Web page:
Finally Empty, Church Street South Ready To Disappear

Paul Bass PhotoThey kept showing Delores Robinson possible new apartments, waiting until she found one where she felt comfortable.

Then, last week, someone stole the copper water piping leading into her apartment. She had a few hours to gather her belongings and move temporarily to the Village Suites on Long Wharf.

And the 50-year-old Church Street South complex finally had no one left living there.

That means demolition will now begin. The city has given the green light to the complex’s owner Northland Investment Corp., which had already begun pre-demolition work, to tear down the crumbling cinderblock 301-unit federally subsidized complex across from Union Station. The demolition is expected to occur over the next two weeks.

Years of federal inspections claimed the complex was safe. But then legal-aid lawsuits and city inspections revealed leaky roofs, deteriorating porches, and rampant mold that made it hard for families to breathe. The city condemned the property. Then two government agencies — the city government’s Livable City Initiative (LCI) and the housing authority’s management and development arm, the Glendower Group — worked for years to find new apartments for the 266 remaining families.

The process took far longer than expected. Robinson was the last tenant in the complex. She didn’t want to leave, though she knew she needed to. She was particular about what part of town she wanted to live in (not out on the fringes, like at Brookside) and what floor (first). She hung on as an Abcon Abatement & Demolition crew begin ripping out the guts of the other 21 buildings and as thieves grabbed the copper in the apartments surrounding hers.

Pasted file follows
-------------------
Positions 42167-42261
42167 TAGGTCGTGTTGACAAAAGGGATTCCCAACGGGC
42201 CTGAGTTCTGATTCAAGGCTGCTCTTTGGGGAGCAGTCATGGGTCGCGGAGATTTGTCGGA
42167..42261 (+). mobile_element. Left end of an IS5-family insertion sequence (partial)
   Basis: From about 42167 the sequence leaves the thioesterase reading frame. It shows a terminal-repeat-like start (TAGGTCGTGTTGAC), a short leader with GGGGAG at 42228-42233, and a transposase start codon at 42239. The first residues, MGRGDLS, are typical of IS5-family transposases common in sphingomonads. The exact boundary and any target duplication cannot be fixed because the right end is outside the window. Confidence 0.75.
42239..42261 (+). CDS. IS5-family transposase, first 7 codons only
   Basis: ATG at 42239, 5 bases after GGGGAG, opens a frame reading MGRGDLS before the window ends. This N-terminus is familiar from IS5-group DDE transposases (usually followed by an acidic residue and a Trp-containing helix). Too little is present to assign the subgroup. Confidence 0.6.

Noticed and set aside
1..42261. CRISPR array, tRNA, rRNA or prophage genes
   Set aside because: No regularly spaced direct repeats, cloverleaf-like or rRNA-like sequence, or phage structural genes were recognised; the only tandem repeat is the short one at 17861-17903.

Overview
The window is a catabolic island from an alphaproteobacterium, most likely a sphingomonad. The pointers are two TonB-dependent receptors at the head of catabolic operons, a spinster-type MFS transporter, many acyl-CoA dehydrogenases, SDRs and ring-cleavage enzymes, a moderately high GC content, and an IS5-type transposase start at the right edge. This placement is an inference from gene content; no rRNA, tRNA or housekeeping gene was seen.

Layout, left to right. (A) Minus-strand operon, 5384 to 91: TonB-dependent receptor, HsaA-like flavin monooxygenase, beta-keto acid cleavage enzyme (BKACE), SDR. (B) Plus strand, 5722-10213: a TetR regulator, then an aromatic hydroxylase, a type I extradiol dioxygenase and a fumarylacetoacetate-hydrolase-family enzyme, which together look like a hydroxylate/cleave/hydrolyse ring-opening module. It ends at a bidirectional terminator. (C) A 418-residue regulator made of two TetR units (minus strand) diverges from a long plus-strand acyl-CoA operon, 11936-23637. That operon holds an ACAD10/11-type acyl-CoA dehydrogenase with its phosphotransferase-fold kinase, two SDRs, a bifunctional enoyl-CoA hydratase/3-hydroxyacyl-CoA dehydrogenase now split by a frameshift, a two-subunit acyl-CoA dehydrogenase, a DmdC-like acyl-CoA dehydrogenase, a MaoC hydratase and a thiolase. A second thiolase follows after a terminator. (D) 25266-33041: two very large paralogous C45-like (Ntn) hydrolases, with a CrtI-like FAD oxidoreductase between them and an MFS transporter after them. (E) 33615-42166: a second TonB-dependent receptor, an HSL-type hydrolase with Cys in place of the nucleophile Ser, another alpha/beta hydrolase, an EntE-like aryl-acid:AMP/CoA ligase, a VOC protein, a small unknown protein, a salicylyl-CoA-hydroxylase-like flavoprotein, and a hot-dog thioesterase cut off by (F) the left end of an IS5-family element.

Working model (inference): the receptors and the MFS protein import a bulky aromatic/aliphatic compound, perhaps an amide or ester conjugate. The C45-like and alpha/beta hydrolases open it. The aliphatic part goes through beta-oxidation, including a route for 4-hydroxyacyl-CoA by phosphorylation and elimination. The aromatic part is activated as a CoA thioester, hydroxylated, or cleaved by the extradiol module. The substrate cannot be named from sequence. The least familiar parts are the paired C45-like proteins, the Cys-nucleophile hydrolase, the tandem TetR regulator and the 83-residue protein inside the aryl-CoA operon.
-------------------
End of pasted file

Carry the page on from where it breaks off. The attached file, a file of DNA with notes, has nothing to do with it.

(Click here to read a previous story detailing her final days at the complex.)

She kept trying to keep the thieves out of her apartment in Jose Marti Court; she worried when she was at work at her factory job that they’d nevertheless get in.

Last week they got close enough, stealing the main value and copper piping from the water utility room feeding her apartment, meaning she no longer had running water. Officials told her it was finally time to go.

The housing authority had just shown Robinson an apartment it had made available for her at the newly rebuilt Farnam Court development.

“It was beautiful,” she said. But she would have to take an elevator upstairs. “I specified the ground floor,” she said.

So for now she and five other families remain in motel rooms. This coming week, Robinson said, she has an appointment to see a vacant townhouse unit at the Beechwood Garden Complex at Whalley and Pendleton.

“Mrs. Robinson has a choice of several units,” LCI Executive Director Serena Neal-Sanjurjo said Sunday.

Northland CEO Larry Gottesdiener thanks LCI and the housing authority for their work in finding families new homes.

It “was a complex challenge,” Gottesdiener noted in a release, “and Northland is grateful for the Church Street South families’ patience, understanding, and flexibility throughout the process.”

Once demolition is complete, Northland and the city envision a new mixed-use, mixed-income complex rising on the property with up to 1,000 apartments, 30 percent of them subsidized for lower-income renters.

Key to that plan is obtaining federal or state affordable housing grants. The city has tried twice to obtain a $30 million grant under the federal government’s Project CHOICE program; its application has been rejected both times. The city’s preparing another application, hoping the third time’s the charm.

“We will keep trying,” Neal-Sanjurjo said, “until we get it.”

Previous coverage of Church Street South:
Northland’s Insurer Sues To Stop Paying
Who Broke Church Street South?
Amid Destruction, Last Tenant Holds On
Survey: 48% Of Complex’s Kids Had Asthma
Families Relocated After Ceiling Collapses
Housing Disaster Spawns 4 Lawsuits
20 Last Families Urged To Move Out
Church St. South Refugees Fight Back
Church St. South Transfers 82 Section 8 Units
Tenants Seek A Ticket Back Home
City Teams With Northland To Rebuild
Church Street South Tenants’ Tickets Have Arrived
Church Street South Demolition Begins